We, as supporters, advocates,

employees and volunteers of TLC, must continue to be vigilant in voicing and continued and increased funding of these programs. After all, it is not about success and future of the children served by TLC. As I look back and see the progress over the last 12 months, I am excited about this year and the many years to come. If anyone has questions about the Board, they are always welcome to contact me personally. - Aaron D. Randall Hughes, Thompson, Randall & Mellen, PC. 187 North 100 West Saint George, Utah 84770 Phone: (435) 673-4892 Fax: (435) 673-2774 Email: aaron@htrmlaw.com 1


Research has shown that a child’s earliest years from prenatal development through kindergarten furnish a window of opportunity for enriching children’s

development that can provide life-long positive

outcomes. However, for the young child, this crucial time can also be a

Index: Message from the President of the Board of Directors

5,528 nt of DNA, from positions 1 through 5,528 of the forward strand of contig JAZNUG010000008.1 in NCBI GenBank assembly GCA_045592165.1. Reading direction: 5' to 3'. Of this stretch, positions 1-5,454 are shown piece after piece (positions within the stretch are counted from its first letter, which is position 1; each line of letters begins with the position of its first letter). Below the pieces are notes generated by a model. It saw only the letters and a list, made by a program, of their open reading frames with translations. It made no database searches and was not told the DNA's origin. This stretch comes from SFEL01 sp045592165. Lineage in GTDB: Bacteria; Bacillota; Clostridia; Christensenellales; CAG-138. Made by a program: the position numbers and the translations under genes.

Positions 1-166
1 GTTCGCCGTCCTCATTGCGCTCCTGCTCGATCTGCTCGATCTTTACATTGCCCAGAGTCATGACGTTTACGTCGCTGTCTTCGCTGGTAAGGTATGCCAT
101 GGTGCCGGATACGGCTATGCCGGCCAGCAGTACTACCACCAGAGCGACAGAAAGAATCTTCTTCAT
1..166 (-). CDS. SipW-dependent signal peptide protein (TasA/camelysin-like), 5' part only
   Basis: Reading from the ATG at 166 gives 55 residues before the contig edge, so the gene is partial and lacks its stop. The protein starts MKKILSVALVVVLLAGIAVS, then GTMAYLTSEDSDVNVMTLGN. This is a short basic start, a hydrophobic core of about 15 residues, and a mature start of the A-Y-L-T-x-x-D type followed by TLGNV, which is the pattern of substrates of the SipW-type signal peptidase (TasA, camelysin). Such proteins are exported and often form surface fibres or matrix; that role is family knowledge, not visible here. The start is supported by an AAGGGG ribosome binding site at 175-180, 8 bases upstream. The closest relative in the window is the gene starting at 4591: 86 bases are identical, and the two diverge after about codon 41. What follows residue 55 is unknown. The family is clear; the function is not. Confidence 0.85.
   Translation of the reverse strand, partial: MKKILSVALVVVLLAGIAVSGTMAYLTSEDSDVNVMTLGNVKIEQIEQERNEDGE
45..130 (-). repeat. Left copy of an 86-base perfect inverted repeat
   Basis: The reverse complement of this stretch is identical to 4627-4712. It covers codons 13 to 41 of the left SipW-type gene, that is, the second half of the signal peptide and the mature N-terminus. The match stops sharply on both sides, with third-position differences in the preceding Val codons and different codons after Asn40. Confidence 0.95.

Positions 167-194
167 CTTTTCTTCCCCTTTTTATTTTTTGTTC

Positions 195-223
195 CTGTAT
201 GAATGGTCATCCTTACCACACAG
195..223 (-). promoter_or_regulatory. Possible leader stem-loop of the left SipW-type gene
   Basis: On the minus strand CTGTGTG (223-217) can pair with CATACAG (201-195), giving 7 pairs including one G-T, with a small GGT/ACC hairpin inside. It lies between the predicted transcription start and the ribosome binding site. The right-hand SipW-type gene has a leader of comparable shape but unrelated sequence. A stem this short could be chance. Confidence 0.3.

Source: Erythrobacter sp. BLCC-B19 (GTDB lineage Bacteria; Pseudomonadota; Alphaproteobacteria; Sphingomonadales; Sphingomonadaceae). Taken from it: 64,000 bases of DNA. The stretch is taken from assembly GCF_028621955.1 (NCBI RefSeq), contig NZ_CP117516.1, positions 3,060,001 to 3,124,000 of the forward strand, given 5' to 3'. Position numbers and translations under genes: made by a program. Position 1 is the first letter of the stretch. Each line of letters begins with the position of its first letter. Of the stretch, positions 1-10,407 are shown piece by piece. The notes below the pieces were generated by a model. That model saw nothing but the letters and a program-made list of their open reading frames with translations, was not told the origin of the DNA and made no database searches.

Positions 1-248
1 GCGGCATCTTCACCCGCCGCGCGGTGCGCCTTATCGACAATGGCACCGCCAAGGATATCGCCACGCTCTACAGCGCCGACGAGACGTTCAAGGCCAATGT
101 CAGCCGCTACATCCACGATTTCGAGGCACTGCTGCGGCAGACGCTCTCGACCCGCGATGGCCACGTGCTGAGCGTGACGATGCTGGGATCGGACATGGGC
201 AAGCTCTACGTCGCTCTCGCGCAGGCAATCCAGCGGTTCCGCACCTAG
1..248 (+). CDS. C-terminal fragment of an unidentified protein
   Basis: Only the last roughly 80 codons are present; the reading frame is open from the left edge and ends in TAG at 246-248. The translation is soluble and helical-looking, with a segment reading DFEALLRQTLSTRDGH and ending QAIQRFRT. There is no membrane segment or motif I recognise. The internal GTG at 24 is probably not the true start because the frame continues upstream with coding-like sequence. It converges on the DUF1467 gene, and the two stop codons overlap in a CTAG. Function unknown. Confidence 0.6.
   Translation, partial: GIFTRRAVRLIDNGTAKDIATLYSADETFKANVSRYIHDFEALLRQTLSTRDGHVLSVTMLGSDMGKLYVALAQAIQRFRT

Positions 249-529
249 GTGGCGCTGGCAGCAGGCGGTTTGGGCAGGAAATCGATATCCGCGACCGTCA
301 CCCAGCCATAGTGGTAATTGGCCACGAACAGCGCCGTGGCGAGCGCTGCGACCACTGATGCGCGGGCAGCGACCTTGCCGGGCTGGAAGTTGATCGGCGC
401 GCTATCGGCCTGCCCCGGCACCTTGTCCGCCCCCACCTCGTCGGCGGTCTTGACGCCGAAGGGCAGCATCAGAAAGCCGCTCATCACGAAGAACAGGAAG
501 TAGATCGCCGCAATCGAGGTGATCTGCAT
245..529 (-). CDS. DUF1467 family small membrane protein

1

Programs

2

Revenues

4

Expenditures

8

Outreach & Enrollment

9

period of heightened vulnerability to stressors such as: poor health, developmental complications, poverty, and/or, less than optimal home environments. The Learning Center for Families offers multiple programs to ensure the success of our youngest citizens.

Early Intervention provides services to children who are showing any kind of developmental delay or who have a condition strongly linked with developmental delay such as Down syndrome, cerebral palsy or autism.

TLC for Families’ early intervention team

Human Resources 10